Demographic-specific certifications such as the Women’s Business Enterprise National Council (WBENC – a part of the Small Business Administration) or the Minority Business Enterprise (MBE) provide the advantage of a broader network and increased prestige in contrast to businesses that do not hold the certifications. However, considering application and membership fees, there is no easy answer as to whether the investment will pay off. For some, these certifications have proven to help with business, but as these certifications are subdivided into regional chapters, the subsequent division of networks of both LSPs and prospective clients creates a cost barrier to access them effectively. The WBENC attempts to tie these networks together through summits, meetings and workshops; yet again, capital is required to engage with these efforts. To further complicate things, certain vendors within WBENC will often require additional local certifications. LSPs must take all these variables into account and thoroughly research the demographic that a certification grants access to.

So should I get certified?

Standards are a phenomenon of social, technical, economic, and legal activity that have a dramatic effect on business, society, and culture. Certification for these standards, however, does not hold the same importance as it may have in the 1990s, when the world saw new heights in interconnectivity. Successful companies often already adhere to the standards that are required for certification. It would be best for a company to evaluate the need for certification upon a simple set of assessments. First, does the certificate provide exclusive access to a market? Second, does the certification add value to the brand and reputation of my company? And finally, does the certification allow me to attain something that my peers already have? Answering yes to these questions after thorough analysis will show you which is the best certification for you.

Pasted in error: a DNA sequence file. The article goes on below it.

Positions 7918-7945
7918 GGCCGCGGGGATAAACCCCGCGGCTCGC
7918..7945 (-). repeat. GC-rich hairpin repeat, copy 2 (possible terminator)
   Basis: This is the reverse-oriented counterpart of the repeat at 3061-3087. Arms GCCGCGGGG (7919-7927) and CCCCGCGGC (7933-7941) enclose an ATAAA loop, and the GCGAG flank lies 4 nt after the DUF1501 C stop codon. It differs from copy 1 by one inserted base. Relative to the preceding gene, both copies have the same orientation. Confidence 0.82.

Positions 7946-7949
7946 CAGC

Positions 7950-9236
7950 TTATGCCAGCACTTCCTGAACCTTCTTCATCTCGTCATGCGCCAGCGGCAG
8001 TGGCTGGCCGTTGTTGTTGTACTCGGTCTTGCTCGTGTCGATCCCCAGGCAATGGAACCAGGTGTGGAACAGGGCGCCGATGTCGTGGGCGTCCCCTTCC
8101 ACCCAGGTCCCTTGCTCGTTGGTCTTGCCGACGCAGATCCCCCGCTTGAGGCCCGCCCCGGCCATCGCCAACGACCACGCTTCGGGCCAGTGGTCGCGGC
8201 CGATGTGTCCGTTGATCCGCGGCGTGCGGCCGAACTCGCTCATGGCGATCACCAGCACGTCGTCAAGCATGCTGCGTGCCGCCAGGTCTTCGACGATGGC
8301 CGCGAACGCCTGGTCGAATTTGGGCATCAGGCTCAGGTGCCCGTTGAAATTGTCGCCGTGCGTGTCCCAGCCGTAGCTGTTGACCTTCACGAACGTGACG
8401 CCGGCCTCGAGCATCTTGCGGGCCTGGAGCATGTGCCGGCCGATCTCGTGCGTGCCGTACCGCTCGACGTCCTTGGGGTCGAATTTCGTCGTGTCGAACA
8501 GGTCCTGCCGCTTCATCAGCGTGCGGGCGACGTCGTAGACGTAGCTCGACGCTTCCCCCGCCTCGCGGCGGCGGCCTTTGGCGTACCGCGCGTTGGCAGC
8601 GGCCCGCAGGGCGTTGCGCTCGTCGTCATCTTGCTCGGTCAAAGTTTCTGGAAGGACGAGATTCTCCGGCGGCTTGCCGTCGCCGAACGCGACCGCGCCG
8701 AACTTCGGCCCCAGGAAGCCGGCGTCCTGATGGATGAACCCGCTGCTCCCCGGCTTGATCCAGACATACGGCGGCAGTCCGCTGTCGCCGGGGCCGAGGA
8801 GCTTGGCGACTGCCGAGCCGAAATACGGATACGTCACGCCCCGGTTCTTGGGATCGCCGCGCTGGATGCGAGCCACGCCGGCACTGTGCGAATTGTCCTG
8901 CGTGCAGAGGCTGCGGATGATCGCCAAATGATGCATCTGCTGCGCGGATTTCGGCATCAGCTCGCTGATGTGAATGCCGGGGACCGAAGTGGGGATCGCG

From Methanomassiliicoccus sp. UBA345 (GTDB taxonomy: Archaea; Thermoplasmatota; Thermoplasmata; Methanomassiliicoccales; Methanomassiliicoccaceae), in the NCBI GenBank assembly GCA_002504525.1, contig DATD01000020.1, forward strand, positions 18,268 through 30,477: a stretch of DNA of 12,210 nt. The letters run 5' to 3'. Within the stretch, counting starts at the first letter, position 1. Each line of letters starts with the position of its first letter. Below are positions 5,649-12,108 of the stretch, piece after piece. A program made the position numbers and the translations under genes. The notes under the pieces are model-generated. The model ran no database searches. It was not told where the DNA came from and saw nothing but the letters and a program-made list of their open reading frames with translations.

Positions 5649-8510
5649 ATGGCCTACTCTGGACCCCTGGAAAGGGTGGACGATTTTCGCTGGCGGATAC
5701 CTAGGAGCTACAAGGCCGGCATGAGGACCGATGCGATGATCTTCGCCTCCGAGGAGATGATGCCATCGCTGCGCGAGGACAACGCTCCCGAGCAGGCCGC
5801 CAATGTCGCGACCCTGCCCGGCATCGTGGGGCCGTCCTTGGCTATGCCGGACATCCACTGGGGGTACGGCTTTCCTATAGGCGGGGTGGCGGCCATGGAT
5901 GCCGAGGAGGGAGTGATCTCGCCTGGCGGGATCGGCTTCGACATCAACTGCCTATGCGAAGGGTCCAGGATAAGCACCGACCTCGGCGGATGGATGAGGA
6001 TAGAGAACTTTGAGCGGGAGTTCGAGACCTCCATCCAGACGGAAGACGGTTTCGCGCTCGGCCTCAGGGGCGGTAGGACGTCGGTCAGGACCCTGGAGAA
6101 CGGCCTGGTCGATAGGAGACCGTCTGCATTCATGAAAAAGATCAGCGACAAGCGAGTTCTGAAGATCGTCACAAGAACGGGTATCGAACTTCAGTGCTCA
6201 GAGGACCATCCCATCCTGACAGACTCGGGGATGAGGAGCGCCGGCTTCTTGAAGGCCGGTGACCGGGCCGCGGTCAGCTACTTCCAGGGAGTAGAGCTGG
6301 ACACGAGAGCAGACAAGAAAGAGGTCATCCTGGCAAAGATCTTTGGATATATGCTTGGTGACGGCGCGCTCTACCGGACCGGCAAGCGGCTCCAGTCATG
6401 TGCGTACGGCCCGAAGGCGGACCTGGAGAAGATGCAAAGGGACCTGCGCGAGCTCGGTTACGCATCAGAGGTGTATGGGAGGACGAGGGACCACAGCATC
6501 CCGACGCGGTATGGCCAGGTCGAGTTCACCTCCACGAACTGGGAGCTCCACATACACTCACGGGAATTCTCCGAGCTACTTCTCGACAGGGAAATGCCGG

The last question is perhaps the most important one because, in some cases, adhering to standardization is paramount to staying competitive. If all your competitors have certification, gaining this certification is merely a requirement of competition. However, to really stand out from your competition, the quality of your services remains the most important factor, regardless of certification. While we're accustomed to proving our status through memberships and accolades, the most important element will always be the quality of the work we produce, which is a standard all its own.

 

Further reading:

  • Anthony Ralston and Edwin C. Reilly, ed. Encyclopedia of Computer Science, Third Edition (New York: Van Nostrand Reinhold USA, 1993) s.v. "Standards."
  • Carl F. Cargill, Information Technology Standardization: Theory, Process, and Organizations (Bedford, MA: Digital Press, 1989), 41–42.
  • Iñaki Heras, Gavin P.M. Dick, Martí Casadesús, (2002), "ISO 9000 registration’s impact on sales and profitability", International Journal of Quality & Reliability Management, Vol. 19, Iss. 6 pp. 774 – 791.
  • Coyne, Justine, "Is woman-owned business certification worthwhile?" www.bizjournals.com, September 6, 2013.
  • Carl F. Cargill, "Why Standardization Efforts Fail," Journal of Electronic Publishing. Volume 14, Issue 1, Standards, Summer 2011.
  • Standard Stores: "How Much Does ISO 9001 Certification Cost?"